CARL the CPR Trainer - Back
CARL the CPR Trainer - Front
Everyone should be trained to a basic level of CPR. There are some fantastic instructors out there, but with large class sizes it is not possible for them to provide the continual feedback necessary for effective CPR practice
What it does
CARL (CArdiopulmonary Resuscitation utiLity), the CPR trainer uses visual and audio indication to instruct the user on proper CPR hand placement, BPM and pressing force
How I built it
At the heart of CARL is the Genuino 101. The onboard accelerometer is used to determine the frequency and force of compressions. The onboard gyroscope provides tilt information for the hand placement detection algorithm.
The CPR dummy was graciously donated by Apex Training Solutions. The LCD, capacitive touch sensor, LED's and buzzer are supplied by the Grove Starter Kit. I used a hand drill and hot glue to make the assembly.
The code base is Arduino. The BPM, force and hand placement algorithms were written and tested over a series of days. I wrapped up the project with a custom buzzer jingle and added the LCD.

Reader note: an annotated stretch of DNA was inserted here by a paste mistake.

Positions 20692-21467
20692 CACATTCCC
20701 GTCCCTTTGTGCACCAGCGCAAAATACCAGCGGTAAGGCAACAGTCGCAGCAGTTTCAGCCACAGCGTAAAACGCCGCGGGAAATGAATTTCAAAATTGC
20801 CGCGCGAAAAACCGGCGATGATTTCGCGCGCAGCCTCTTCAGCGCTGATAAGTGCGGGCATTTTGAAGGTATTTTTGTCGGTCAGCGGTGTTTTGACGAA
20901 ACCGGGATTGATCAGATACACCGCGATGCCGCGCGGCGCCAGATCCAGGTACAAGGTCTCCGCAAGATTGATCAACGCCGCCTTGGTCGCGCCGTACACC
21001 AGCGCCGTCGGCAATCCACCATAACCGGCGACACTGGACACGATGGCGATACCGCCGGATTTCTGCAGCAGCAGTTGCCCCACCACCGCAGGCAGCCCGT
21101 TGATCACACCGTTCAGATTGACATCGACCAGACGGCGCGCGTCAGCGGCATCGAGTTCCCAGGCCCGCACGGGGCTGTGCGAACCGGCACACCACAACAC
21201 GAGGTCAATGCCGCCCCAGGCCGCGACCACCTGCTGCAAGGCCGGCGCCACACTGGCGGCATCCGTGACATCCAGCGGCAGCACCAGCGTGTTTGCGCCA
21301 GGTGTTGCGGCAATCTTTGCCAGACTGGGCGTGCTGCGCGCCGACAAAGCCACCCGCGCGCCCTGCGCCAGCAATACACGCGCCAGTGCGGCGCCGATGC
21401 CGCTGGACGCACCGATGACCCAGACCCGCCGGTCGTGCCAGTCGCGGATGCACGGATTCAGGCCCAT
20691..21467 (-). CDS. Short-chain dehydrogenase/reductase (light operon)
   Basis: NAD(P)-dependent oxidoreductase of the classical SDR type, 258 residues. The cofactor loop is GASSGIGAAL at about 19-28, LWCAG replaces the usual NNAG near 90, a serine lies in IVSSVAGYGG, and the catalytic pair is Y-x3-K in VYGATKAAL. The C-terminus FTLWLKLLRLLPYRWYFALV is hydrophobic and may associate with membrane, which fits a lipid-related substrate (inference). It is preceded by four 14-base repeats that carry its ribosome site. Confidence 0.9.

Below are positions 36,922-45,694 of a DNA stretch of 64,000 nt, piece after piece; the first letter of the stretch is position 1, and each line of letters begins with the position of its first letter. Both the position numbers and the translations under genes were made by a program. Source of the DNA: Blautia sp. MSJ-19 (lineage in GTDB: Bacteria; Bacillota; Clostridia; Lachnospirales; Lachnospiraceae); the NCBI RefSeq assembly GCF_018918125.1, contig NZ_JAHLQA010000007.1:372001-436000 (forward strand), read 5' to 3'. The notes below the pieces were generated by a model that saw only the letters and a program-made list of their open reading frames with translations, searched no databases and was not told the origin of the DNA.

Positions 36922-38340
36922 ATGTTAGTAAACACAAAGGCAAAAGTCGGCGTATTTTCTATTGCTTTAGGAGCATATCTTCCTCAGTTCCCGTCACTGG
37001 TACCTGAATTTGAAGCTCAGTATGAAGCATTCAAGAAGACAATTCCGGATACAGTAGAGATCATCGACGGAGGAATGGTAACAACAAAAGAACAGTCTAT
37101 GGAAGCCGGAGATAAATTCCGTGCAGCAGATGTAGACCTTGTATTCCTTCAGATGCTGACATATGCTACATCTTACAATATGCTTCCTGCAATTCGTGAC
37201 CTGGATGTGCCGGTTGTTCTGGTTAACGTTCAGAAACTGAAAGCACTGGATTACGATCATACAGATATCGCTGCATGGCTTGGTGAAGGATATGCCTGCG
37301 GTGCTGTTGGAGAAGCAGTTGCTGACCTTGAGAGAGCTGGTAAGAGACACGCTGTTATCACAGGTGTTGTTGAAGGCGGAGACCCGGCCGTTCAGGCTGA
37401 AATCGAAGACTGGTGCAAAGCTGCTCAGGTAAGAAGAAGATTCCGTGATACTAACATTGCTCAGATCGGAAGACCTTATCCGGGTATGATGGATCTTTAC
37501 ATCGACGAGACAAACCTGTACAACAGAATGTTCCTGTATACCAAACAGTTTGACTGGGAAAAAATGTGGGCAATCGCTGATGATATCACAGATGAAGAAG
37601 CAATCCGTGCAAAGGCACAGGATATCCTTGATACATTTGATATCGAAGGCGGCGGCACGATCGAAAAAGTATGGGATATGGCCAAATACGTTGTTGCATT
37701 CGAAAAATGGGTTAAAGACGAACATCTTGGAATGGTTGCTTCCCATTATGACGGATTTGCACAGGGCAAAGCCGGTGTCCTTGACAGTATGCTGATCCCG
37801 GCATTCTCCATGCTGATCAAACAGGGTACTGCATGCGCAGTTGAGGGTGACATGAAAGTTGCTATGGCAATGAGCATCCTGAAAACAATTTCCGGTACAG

Challenges I ran into
Originally, I had set a goal of accurately determining the depth of compression, but after doing some reading and running my own tests it became apparent that integrating accelerometer data to find velocity and distance has native drift problems that are not easy to work around.
In similar fashion, the gyroscope drifts on power-up. To get around this, the user must place the dummy on a flat surface, power up the Genuino and wait 20 seconds before commencing compression's.
Another issue I ran into was with the Grove accelerometer. I hot glued it on the airbag to measure breath frequency and force, but the accelerometer broke and I didn't have time to implement a new one.
Accomplishments that I'm proud of
I am very happy with the repeatability of the frequency and force algorithms. Also, the time spent wrapping the project in 'bells and whistles', such as the LED's and buzzer, proved very rewarding.
What I learned
Do not glue an accelerometer to an airbag before testing if it actually works
Do not switch computers the day of the 'shoot and think there won't be library problems
What's next for CPR Trainer
I would like to write a custom CPR cpp library, improve the hand placement detection algorithm and create a bluetooth-based Android app for the instructor to monitor the class.